And so I have returned to the beginning. I am seeing once again. And it’s wonderful.

PW

It’s a Long Time Till Wednesday

Wednesday

Dear Will:

I’m not getting any better at this stuff.

When my daughter Bryn was barely 19, she boarded a plane for New Zealand where she lived and worked for the next two years. Putting her on that Air New Zealand flight was traumatizing, especially as we faced hours and hours of radio silence awaiting word of her arrival. As fatherhood memories go, it is not one I treasure. (Fortunately, it all worked out.) Nevertheless, a year later I found myself once again standing in an airport about to send my daughter halfway round the world. And once again, it was tearful and traumatizing.

So you’d think that I might be building up a tolerance for such things. Alas, it is not so.

Last week my wife Dana and I drove to Utah to deliver Seth (our youngest) to the Missionary Training Center (MTC) in Provo. On Wednesday, July 26, he began his formal preparations to serve full-time in the Argentina Posadas Mission, which straddles the Paraná River as it runs between Argentina and Paraguay. He will be gone for about two years, during which time we will communicate with him principally through once-a-week emails. No big deal, I thought. I’ve known this day was coming his entire life. We can do this.

But on Wednesday at 2:15 pm, he disappeared into the MTC with his two ginormous suitcases filled with white shirts and other missionary essentials. And at 2:16 pm it really hit me: Wait a second. I have to wait till next Wednesday for word from Seth? But I want to know what’s happening RIGHT NOW. That thought has come back to me again and again every day since we said our good-byes. I’m not worried about his welfare (not yet, anyway—he’s in Provo, Utah, after all), but I hate being out of the loop. How does he like his teachers? What about the other missionaries he will be training with for six weeks before they fly to South America? How’s the food? What’s the routine? Has he thought about his over-invested and hyper-agitated father even once since we dropped him off? HOW IS HE DOING?!!?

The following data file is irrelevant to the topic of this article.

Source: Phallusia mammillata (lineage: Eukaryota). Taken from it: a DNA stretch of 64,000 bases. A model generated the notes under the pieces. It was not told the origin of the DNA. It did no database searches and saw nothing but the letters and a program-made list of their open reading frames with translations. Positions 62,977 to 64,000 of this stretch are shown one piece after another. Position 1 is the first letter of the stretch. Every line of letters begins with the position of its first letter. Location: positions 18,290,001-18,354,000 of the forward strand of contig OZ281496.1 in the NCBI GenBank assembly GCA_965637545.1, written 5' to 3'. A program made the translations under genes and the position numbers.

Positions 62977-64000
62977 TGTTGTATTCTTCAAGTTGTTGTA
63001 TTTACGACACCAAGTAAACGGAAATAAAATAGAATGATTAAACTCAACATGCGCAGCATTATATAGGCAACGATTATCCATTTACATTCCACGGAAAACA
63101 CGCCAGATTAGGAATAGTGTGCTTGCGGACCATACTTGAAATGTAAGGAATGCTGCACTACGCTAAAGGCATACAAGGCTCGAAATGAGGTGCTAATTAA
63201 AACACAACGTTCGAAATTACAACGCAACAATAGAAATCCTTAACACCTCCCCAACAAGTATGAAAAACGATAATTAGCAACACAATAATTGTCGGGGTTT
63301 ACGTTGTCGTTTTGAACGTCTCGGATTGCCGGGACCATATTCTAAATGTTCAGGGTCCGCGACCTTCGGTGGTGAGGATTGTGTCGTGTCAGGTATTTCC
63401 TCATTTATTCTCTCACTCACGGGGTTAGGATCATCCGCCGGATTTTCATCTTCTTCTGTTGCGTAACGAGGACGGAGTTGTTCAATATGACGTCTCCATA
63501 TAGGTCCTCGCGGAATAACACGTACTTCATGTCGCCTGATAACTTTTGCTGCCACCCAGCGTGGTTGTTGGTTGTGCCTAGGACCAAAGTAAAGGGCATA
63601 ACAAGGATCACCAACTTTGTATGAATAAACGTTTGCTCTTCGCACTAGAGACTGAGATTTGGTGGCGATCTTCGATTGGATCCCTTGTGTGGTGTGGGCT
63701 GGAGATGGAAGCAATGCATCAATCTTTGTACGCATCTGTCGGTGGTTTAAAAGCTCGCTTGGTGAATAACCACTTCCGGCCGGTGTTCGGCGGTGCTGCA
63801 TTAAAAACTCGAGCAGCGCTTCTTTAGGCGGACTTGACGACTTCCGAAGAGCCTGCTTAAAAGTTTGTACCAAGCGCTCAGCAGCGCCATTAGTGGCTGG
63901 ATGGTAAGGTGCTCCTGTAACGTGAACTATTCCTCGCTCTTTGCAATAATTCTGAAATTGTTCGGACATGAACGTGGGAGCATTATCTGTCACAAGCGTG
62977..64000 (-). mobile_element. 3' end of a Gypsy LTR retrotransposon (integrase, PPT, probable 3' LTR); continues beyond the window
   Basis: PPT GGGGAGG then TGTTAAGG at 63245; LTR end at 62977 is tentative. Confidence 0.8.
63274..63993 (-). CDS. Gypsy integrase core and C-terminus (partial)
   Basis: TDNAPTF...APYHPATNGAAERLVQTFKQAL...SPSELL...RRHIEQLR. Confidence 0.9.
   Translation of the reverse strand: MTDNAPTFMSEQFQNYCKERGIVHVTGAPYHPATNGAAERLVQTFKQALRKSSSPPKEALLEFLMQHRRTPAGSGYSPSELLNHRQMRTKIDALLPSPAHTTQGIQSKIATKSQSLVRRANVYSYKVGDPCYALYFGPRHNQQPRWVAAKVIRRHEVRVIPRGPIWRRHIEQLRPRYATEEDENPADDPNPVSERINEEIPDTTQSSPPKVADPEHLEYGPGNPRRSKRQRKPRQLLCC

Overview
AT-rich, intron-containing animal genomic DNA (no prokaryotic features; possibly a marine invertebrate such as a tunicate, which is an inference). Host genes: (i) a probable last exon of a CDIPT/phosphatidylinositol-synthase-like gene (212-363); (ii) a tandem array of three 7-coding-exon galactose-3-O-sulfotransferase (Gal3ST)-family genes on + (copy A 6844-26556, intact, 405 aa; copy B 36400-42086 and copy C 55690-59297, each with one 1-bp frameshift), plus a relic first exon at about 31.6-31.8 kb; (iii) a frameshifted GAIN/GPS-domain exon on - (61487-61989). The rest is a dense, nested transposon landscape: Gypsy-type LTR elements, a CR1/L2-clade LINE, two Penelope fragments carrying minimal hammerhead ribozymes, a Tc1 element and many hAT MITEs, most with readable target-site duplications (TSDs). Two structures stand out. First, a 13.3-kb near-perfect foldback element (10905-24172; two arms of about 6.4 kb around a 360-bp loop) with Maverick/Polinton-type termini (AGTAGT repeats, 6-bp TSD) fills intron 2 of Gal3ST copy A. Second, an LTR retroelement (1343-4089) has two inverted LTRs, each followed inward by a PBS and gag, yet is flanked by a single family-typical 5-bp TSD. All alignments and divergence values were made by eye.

We will get over it, I suppose; parents always do. But for us first-timers, our previous experiences with Bryn have proved wholly inadequate. Anxious doesn’t even begin to describe our state of distress. Our plight is exacerbated by the fact that Seth’s departure leaves us as empty-nesters for the first time, with no one but Barnum, the Moron Dog, to comfort us. So far it isn’t working.

What does comfort me is this: I know Seth’s cause and I know his heart. And I see firsthand the impact that the gospel of Jesus Christ has on the lives of those who embrace it. Faithless cynics might assert that the Church should keep its beliefs to itself, that traveling the world in search of new members is somehow inappropriate. But I see these things from a very different perspective. As bishop, I have the unique privilege of seeing the lives of new (and longtime) members of the LDS Church from behind the scenes. I see darkness dissipate as people accept the teachings of Jesus and allow His Atonement to lift their spirits and heal their broken hearts. And when that darkness lifts, I see their lives transformed by light as hope, faith and truth inform their choices and fill their beings. It’s glorious.

Seth will offer all of that to the people of Paraguay and Argentina. Most will have no interest. But those who listen earnestly and embrace his message will bless his name forever. If my wife and I have to suffer a little separation anxiety in the interim, it’s a small price to pay.

But do we really have to wait till Wednesday?

PW